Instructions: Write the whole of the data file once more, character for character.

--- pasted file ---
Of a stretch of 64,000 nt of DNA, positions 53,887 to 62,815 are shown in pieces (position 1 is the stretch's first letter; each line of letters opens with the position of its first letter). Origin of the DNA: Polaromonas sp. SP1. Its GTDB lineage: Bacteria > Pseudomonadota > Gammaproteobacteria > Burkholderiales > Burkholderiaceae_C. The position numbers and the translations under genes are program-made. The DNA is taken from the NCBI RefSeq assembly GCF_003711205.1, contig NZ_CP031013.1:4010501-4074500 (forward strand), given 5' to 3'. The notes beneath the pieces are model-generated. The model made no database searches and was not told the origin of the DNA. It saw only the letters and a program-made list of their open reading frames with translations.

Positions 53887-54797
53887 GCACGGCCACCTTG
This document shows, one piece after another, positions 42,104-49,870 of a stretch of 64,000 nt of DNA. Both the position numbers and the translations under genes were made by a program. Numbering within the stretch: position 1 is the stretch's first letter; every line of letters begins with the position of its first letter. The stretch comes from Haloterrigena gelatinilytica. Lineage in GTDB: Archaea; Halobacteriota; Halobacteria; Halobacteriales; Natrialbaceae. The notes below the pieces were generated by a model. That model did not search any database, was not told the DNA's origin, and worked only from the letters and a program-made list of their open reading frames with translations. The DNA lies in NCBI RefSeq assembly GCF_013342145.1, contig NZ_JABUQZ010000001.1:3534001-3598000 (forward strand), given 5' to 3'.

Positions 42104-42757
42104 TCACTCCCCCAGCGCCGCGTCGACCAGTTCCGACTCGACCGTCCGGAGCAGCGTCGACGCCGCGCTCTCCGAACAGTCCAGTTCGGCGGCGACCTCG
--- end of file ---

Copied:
Of a stretch of 64,000 nt of DNA, positions 53,887 to 62,815 are shown in pieces (position 1 is the stretch's first letter; each line of letters opens with the position of its first letter). Origin of the DNA: Polaromonas sp. SP1. Its GTDB lineage: Bacteria > Pseudomonadota > Gammaproteobacteria > Burkholderiales > Burkholderiaceae_C. The position numbers and the translations under genes are program-made. The DNA is taken from the NCBI RefSeq assembly GCF_003711205.1, contig NZ_CP031013.1:4010501-4074500 (forward strand), given 5' to 3'. The notes beneath the pieces are model-generated. The model made no database searches and was not told the origin of the DNA. It saw only the letters and a program-made list of their open reading frames with translations.

Positions 53887-54797
53887 GCACGGCCACCTTG
This document shows, one piece after another, positions 42,104-49,870 of a stretch of 64,000 nt of DNA. Both the position numbers and the translations under genes were made by a program. Numbering within the stretch: position 1 is the stretch's first letter; every line of letters begins with the position of its first letter. The stretch comes from Haloterrigena gelatinilytica. Lineage in GTDB: Archaea; Halobacteriota; Halobacteria; Halobacteriales; Natrialbaceae. The notes below the pieces were generated by a model. That model did not search any database, was not told the DNA's origin, and worked only from the letters and a program-made list of their open reading frames with translations. The DNA lies in NCBI RefSeq assembly GCF_013342145.1, contig NZ_JABUQZ010000001.1:3534001-3598000 (forward strand), given 5' to 3'.

Positions 42104-42757
42104 TCACTCCCCCAGCGCCGCGTCGACCAGTTCCGACTCGACCGTCCGGAGCAGCGTCGACGCCGCGCTCTCCGAACAGTCCAGTTCGGCGGCGACCTCG